It is up to the veterans fraternity and each and every person that has served in a South African military uniform to carry this flame of remembrance on behalf of those who have come before them – as is the generally accepted practice in the UK, USA, Canada, Australia and New Zealand.  When we as South Africans veterans snap out of our collective apathy and get that part together, sharing in our most honoured history and stand in a unified cause in our thousands, only then will we get our remembrance occasions aligned and honour these men and women properly.

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Written and Researched by Peter Dickens.  Extracts and references taken from The Military History Journal, Vol 9 No 2 – December 1992 ‘GENERAL PIENAAR, TELL YOUR SOUTH AFRICAN DIVISION THEY HAVE DONE WELL’ – General Montgomery; 24 October 1942. By A B Theunissen.  Other references include The Imperial War Museum (with photo copyrights were shown), Wikipedia and a Biography of Jan Christian Smuts (1870-1950) By Beat Lenel.

 

“The first test of a truly great man is in his humility”.

John Ruskin, the great Victorian social thinker once said: “I believe the first test of a truly great man is in his humility” and it’s a truism or a trait found in all great leaders, and it is also found in Jan Smuts.

A visit today to the Smuts House Museum in Irene as a guest of Philip Weyers (Jan Smuts’ great grandson) revealed a small personal insight into Jan Smuts, and it reinforces the frugal and humble person Smuts was – a God-fearing  man of simple needs.

In the modern context, it also reveals the massive divide between the modern African leaders in Southern Africa with their excessive appetite for hedonism and wealthy trappings from those of yesteryear’s leaders in South Africa.

Jan Smuts’ personal room in the museum has been left almost as is from the day he sat on his bed and keeled over from a heart attack aged 80 – the only thing missing are some small paintings of his children which are in the museum’s trust.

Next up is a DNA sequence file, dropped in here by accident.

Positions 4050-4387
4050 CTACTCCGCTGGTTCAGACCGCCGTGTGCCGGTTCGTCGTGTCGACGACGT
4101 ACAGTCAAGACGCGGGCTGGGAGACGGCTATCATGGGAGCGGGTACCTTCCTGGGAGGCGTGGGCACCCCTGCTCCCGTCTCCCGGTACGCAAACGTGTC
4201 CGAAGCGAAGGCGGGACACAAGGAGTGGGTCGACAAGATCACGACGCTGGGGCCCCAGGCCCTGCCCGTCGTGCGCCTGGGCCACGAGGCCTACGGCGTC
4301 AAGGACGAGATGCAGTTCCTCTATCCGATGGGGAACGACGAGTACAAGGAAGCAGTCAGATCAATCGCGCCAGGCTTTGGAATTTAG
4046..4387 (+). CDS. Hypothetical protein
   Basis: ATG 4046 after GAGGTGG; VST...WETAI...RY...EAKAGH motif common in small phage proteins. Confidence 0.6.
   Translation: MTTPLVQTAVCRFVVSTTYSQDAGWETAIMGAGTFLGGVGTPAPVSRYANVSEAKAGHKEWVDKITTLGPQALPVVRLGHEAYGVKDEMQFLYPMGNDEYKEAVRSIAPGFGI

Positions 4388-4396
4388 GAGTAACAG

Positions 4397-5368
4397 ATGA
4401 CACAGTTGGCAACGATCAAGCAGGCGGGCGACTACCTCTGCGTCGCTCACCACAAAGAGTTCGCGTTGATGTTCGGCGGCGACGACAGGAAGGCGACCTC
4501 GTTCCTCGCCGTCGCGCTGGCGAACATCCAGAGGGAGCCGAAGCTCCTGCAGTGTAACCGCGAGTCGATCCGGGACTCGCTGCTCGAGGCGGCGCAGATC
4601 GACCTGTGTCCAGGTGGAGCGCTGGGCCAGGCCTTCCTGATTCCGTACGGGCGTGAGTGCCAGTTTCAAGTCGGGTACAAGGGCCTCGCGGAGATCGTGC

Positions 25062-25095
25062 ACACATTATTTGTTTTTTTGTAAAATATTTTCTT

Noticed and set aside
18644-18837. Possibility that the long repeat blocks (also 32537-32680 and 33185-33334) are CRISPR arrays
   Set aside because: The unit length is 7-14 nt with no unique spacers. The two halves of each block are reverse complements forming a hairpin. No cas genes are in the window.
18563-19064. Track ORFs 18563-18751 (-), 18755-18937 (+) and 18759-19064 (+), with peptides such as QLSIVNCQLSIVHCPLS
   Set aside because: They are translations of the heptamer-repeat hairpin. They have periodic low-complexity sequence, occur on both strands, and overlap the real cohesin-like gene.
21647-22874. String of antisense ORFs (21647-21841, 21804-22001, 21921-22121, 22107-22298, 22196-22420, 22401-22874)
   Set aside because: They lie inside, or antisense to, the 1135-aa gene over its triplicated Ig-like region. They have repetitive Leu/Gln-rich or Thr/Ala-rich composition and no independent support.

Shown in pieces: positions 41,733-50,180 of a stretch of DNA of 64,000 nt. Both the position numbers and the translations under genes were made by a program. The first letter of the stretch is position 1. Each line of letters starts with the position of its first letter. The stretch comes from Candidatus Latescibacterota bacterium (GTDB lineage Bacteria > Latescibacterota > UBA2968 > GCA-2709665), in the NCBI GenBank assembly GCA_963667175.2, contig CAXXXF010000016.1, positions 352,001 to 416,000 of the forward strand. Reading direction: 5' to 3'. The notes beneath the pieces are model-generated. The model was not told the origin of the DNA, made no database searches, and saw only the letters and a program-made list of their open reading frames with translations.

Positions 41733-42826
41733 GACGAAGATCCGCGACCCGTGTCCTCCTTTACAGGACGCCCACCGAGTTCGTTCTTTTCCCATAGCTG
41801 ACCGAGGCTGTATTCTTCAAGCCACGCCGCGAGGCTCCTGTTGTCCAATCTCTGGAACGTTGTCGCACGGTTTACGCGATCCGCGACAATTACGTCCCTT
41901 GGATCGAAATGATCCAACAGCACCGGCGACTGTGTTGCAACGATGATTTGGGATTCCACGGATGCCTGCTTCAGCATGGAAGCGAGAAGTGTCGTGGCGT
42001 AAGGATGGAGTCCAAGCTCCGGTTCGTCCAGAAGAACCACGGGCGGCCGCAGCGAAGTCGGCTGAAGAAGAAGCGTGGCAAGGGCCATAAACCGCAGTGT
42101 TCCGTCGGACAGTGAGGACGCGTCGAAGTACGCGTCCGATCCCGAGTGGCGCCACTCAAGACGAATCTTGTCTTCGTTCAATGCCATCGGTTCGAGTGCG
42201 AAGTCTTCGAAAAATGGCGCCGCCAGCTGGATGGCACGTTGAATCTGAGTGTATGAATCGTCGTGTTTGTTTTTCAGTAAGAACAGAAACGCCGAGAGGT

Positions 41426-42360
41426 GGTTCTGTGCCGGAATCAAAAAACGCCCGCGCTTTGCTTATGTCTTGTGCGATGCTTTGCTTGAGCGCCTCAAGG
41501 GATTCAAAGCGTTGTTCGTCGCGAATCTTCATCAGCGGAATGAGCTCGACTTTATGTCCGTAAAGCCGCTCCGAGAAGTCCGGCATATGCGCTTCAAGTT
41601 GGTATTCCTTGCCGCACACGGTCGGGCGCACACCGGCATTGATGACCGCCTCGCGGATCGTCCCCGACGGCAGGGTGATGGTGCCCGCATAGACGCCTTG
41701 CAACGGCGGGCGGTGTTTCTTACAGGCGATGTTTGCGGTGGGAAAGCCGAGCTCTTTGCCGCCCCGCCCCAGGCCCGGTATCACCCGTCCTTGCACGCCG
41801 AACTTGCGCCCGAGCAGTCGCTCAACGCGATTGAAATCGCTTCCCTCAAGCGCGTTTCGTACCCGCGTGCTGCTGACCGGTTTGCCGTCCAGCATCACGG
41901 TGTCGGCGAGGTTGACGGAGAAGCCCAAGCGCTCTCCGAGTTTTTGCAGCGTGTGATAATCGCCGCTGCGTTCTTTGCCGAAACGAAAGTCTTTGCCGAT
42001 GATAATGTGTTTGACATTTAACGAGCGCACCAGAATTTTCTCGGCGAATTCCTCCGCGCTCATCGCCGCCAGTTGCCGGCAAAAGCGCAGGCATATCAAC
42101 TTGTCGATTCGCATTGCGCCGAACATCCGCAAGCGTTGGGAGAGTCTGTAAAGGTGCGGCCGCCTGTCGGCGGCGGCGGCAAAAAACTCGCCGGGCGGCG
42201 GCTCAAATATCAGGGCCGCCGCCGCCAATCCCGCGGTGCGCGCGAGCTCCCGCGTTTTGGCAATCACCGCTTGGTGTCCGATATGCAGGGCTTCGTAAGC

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Jan Smuts’ bedroom at Smuts House in Irene

To think, a small wooden single bed and a wooden cabinet taken from a SAAF Lodestar transport aeroplane made up his personal private possessions – in a house that is made completely of corrugated iron (walls and roof) and was a transportable officers mess and military headquarters (with no insulation whatsoever).

But that’s not where Smuts’ frugality stopped, he didn’t even like sleeping in his ‘comfy’ bedroom – no, in summer he preferred to sleep on the ‘stoep’ (Porch) just outside his bedroom on an even smaller iron camp bed, with even less trappings.

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Jan Smuts’ preferred bed on the ‘stoep’

He enjoyed the smell of the ‘veld,’ an outdoorsman who saw the greater beauty in the natural South African bush and enjoyed being at ‘whole’ with it, it was also here that he was closest with his God  – and it was here, that as an Afrikaner he demonstrated what a true African he was.

Now, compare that to the ‘golden handshakes’ in the millions of Dollars to a recently disposed Zimbabwean African despot so he can live in comfort.